- Coal usage is a significant obstacle to achieving net zero and a just transition.
- Banks’ coal divestment policies, which either limit, reduce or eliminate financing, are a critical tool.
- Research shows that coal power plants owned by firms which are financed by banks with divestment policies are more likely to be retired.
According to the International Energy Agency (IEA),1 coal is the largest source of electricity generation, accounting for 36% in 2021, and the largest source of global carbon dioxide (CO2) emissions – 15 gigatonnes (Gt) in 2021. Coal usage is a significant obstacle to achieving net zero and a just transition.
The UN has called for coal usage to be phased out by advanced economies by 2030, with the rest of the world following by 2040. Countries in developing markets where the coal dependency remains high, such as Indonesia, China and India, face the hardest challenge to transition.
The Banking on Climate Chaos Fossil Fuel Finance Report 20232 showed that, of the world’s largest 60 banks, 47 have some form of a coal project financing exclusion policy in place. 39 also have at least a minimal exclusion/phaseout policy for coal financing at the corporate level, while 25 have coal phaseout measures in place but with varying levels of robustness.
Of the $13 billion in financing that went to the world’s 30 largest coal-mining companies in 2022, 87% was provided by banks in China. While financing to coal companies has declined overall since 2016, Canadian and US banks modestly increased financing to these companies between 2021 and 2022.
Of the financing to the world’s top 30 companies in coal power in 2022, 97% was provided by Chinese banks. These companies, which plan to expand coal power capacity, received $29 billion from the profiled banks in 2022. Only 20 banks participated in coal-power financing in 2022, down from 29 in 2021.
The data indicates that coal financing is dominated by Chinese banks. No Chinese bank has joined the Net-Zero Banking Alliance, whose members commit to setting a 2030 target for the most greenhouse gas-intensive sectors. Our research suggests that, generally, bank coal policies are more vigorous in Europe compared to the US. However, the robustness of individual policies varies greatly. Many policies have low thresholds, loopholes and vague commitments.
Nevertheless, we believe banks’ coal divestment policies are one of the key ways to reduce coal dependency.
The latest IEA report1 shows that the rollout of new unabated coal-fired power plants has been slowing but 175 gigawatts (GW) of capacity is under construction. The energy crisis has made the transition more complex. A major factor is the financing that is provided to the industry. Policies and financing for green sources of energy are also another key method to reducing dependencies on fossil fuels like coal.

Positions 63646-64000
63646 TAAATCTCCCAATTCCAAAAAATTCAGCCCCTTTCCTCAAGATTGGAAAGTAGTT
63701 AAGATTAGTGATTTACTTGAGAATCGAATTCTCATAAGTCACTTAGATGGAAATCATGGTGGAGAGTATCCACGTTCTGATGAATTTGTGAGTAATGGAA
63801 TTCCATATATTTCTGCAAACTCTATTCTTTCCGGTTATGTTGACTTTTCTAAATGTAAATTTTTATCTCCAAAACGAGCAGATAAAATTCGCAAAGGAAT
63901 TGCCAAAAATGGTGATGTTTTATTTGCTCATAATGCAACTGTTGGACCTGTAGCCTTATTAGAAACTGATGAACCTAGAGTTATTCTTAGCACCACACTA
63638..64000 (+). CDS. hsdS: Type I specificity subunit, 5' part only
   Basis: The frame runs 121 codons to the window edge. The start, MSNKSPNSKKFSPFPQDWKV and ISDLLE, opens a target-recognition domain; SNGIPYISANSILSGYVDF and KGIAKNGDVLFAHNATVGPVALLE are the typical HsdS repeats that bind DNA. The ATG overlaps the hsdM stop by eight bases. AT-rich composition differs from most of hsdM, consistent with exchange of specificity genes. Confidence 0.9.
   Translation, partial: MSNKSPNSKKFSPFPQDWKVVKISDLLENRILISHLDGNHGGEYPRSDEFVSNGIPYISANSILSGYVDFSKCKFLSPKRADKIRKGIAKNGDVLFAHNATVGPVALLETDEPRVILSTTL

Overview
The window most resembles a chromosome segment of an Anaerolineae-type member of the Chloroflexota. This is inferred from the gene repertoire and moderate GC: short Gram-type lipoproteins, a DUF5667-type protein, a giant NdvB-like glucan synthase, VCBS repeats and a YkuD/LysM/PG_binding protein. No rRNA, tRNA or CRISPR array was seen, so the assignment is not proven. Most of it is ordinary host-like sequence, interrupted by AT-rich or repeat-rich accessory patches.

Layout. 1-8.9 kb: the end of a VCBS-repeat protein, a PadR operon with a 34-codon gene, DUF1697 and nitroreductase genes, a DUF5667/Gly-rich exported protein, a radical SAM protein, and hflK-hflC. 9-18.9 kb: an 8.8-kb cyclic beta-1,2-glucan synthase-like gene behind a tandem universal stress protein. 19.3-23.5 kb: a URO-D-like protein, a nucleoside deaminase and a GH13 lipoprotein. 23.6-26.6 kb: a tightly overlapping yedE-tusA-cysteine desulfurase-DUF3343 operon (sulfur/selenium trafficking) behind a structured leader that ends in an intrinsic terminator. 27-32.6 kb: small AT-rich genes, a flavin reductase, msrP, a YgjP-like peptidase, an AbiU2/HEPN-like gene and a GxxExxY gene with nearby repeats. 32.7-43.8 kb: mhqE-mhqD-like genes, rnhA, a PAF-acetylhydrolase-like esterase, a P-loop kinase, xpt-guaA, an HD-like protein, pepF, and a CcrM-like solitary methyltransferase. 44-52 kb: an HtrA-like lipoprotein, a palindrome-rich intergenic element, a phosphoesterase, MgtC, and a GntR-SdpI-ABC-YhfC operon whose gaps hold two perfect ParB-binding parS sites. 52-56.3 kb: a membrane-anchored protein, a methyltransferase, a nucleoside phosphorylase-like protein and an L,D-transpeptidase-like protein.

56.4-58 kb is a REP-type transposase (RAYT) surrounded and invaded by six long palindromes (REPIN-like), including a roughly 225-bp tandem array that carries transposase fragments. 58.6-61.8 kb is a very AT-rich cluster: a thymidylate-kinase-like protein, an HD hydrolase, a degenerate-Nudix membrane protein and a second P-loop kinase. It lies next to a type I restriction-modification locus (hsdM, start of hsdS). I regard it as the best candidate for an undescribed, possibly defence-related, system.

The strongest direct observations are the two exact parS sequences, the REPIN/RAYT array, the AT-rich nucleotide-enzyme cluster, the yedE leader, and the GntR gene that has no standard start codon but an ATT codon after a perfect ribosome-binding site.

A 2022 Harvard Business School3 study asked if banks’ coal divestment policies affect the supply of capital to the fossil-fuel industry and, if so, to what extent does this decrease investment in carbon-intensive activities and reduce carbon emissions?
Divestment policies should reduce the supply of capital to targeted projects and firms, leading to an increase in their cost of funding and/or rationing of their capital. However, material effects can only be realised if substitution to other sources of capital is limited.
The coal industry is highly capital-intensive and mostly relies on bank financing. There is a reliance on relationship-based bank lending as well as the large amount of capital required for coal projects. This should make it hard for companies to find replacement capital when lenders have divestment policies in place.
The study used global data covering the period 2009-2021 for 333 parent companies, representing 56% of worldwide coal production and 65% of installed coal power capacity. This covered 4,633 power plants and 1,514 coal mines globally. In the US, it covered 486 coal plants and contained detailed annual data on the emissions and the ownership of each plant. The conclusion of the study was that coal power plants owned by firms which are financed by banks with divestment policies are more likely to be retired.
As an engaged investor, we engage for change where we believe it to be in the best long-term economic interests of our clients.
1 IEA, Coal in Net zero Transitions, World Energy Outlook Special Report https://www.iea.org/reports/coal-in-net-zero-transitions/executive-summary
2 Banking on Climate Chaos, Fossil Fuel Finance Report 2023
3 Can Finance Save the World? Measurement and Effects of Coal Divestment Policies by Banks, Daniel Green, Boris Vallee, Harvard Business School, 16 June, 2023
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